This is also true for people. In one study, fewer serotonin byproducts were found in the cerebrospinal fluid of aggressive people than in people with adequate responses. In another experiment, taking a substance that lowers serotonin levels in the brain made participants aggressive and hostile.
Serotonin can decrease for various reasons. It is often associated with a bad mood, and the connection works in both directions: increased serotonin raises the mood, and improved mood in any way increases serotonin.
In addition, serotonin metabolism can be laid down at the gene level. Therefore, aggressive behavior is inherited by 44-72%. Moreover, the effect of a genetic predisposition can increase a difficult childhood: 45% of aggressive people survived. at an early age, ill-treatment.
This is confirmed by the fact that children who have experienced domestic abuse or poor socio-economic conditions are most often bullied by their peers.
Serotonin metabolism is also disrupted by alcohol intake. This may be why alcoholics are often aggressive and violent.
So, one of these factors suppressed the activity of the prefrontal cortex, and the amygdala took over. However, his victory does not fully explain the aggressive behavior. People with hyperactive amygdala may just be anxious, not aggressive. What makes them hostile? There are several theories.
Why do people behave aggressively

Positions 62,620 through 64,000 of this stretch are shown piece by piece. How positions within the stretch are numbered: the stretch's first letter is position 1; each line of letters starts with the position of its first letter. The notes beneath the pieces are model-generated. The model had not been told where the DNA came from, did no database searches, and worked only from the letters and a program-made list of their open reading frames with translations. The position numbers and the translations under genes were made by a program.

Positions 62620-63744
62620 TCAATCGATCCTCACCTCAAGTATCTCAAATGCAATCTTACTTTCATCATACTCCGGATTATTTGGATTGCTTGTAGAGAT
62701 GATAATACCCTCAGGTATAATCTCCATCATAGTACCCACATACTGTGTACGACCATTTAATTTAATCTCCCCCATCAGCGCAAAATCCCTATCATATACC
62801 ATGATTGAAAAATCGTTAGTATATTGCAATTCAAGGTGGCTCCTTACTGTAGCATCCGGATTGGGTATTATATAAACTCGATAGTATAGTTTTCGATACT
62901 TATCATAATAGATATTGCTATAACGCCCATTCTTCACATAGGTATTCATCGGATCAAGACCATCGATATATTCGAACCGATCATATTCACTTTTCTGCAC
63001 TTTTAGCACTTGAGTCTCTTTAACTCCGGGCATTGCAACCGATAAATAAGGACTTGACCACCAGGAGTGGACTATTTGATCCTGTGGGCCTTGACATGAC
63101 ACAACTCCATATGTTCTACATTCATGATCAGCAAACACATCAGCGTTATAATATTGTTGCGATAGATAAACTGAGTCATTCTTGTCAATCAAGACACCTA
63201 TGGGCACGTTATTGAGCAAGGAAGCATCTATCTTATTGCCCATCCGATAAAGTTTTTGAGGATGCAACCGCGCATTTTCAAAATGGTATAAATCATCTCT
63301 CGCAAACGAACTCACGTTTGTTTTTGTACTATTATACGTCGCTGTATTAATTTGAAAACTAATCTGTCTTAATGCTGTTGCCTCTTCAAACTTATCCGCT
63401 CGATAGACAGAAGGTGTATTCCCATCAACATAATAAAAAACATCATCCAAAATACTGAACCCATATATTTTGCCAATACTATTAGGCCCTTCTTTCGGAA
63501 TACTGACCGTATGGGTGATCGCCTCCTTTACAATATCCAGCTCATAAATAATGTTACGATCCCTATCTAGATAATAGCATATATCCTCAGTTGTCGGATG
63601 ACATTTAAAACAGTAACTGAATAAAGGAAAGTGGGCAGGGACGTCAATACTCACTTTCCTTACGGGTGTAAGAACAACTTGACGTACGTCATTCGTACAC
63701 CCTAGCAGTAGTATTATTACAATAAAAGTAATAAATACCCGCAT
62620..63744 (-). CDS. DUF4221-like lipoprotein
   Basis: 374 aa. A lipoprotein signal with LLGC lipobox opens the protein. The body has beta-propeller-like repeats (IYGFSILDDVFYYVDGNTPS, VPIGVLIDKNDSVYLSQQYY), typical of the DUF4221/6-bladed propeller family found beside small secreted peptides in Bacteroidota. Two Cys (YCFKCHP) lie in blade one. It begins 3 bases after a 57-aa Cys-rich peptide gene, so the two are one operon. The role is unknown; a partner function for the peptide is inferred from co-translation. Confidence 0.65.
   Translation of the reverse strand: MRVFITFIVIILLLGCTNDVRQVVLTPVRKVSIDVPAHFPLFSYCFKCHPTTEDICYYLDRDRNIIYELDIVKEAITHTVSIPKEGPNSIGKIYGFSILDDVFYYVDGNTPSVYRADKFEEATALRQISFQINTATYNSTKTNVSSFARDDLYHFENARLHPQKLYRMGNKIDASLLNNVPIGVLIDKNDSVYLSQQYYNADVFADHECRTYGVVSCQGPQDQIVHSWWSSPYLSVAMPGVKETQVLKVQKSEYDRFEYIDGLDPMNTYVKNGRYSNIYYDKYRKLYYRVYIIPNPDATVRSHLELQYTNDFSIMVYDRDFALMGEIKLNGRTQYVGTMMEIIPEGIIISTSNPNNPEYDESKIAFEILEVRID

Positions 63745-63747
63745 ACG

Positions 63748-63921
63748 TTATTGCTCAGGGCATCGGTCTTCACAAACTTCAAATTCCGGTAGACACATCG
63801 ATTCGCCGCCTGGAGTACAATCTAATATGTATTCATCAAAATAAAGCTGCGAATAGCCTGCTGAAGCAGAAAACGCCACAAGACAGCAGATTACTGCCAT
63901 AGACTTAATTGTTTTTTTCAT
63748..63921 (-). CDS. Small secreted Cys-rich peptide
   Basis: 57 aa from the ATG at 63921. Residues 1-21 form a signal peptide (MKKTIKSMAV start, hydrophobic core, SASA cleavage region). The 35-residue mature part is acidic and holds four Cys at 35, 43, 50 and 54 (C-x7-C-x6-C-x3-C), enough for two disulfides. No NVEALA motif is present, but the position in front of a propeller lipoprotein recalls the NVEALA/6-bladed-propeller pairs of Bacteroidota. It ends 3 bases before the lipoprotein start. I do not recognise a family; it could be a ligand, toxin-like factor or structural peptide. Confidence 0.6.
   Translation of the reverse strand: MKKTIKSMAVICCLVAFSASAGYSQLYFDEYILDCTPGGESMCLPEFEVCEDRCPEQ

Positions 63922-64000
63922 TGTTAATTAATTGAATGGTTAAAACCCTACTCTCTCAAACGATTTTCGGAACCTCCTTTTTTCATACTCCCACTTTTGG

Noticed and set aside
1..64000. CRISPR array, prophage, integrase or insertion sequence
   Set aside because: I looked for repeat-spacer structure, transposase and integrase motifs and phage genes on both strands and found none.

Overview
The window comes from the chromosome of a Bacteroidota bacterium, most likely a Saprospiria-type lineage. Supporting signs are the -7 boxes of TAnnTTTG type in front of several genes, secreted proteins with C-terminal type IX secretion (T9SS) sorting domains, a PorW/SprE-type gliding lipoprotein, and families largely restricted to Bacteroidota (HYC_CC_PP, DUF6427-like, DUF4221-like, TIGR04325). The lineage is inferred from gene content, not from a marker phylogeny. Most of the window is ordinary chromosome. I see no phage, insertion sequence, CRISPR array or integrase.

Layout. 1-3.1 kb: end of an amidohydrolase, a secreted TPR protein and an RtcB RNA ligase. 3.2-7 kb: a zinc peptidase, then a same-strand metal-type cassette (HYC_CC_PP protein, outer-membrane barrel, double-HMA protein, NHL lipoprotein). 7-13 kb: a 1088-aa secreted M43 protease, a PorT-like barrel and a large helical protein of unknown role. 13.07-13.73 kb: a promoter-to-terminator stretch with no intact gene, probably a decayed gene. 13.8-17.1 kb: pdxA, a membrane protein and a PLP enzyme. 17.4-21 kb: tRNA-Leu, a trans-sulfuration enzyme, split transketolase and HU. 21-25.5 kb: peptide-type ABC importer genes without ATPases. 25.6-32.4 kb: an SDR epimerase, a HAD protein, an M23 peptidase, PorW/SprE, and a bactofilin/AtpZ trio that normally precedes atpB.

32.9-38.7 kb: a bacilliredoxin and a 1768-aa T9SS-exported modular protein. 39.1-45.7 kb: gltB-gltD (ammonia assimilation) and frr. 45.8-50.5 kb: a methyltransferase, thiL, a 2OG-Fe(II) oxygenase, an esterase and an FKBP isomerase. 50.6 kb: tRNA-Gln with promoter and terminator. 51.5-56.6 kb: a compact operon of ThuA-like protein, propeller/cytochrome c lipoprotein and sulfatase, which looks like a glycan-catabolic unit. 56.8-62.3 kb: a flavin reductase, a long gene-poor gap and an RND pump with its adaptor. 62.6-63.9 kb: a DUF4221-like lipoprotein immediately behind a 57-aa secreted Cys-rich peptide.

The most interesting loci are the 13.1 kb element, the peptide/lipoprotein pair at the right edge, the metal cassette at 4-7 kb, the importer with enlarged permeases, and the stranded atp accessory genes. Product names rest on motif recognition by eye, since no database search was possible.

Fear, hostility, and distrust can be a consequence of low oxytocin levels. Oxytocin is a hormone that forms attachment and trust between people. It also holds you back. the activity of the amygdala and its lack increases the chances of aggressive behavior.
Hugs are known to increase the amount of oxytocin. So the next time someone in a bar calls you out to talk, try hugging them (as a joke). Most likely, the aggressor will push you away and the fight will begin not on the street, but right in the bar. Because he likes it.
Since dopamine is involved in aggressive behavior, scientists have suggested that aggression can cause pleasure. The fact is that dopamine is directly related to the reward system and plays a large role in getting pleasure and forming addictions. It is logical to assume that people can get hooked on aggressive behavior and deliberately look for conflict situations.
Moreover, the study found that already low serotonin decreases even further after a victorious experience of aggression.
It is difficult for a normal person to understand how you can get pleasure from this. After all, conflict situations cause so much stress: trembling hands, cold sweat, a lump in the throat — this is not pleasant. There is one theory that explains this: aggressors simply don't feel this way.
Aggressive people have reduced levels of cortisol, a stress hormone. The lack of this hormone does not allow the Autonomous nervous system to be activated, and people with this disorder specifically perform actions that increase arousal. In addition, due to reduced cortisol levels, they feel calmer when they commit violence against other people. And if your hands are shaking after a scandal, it will only bring them a slight pleasant excitement.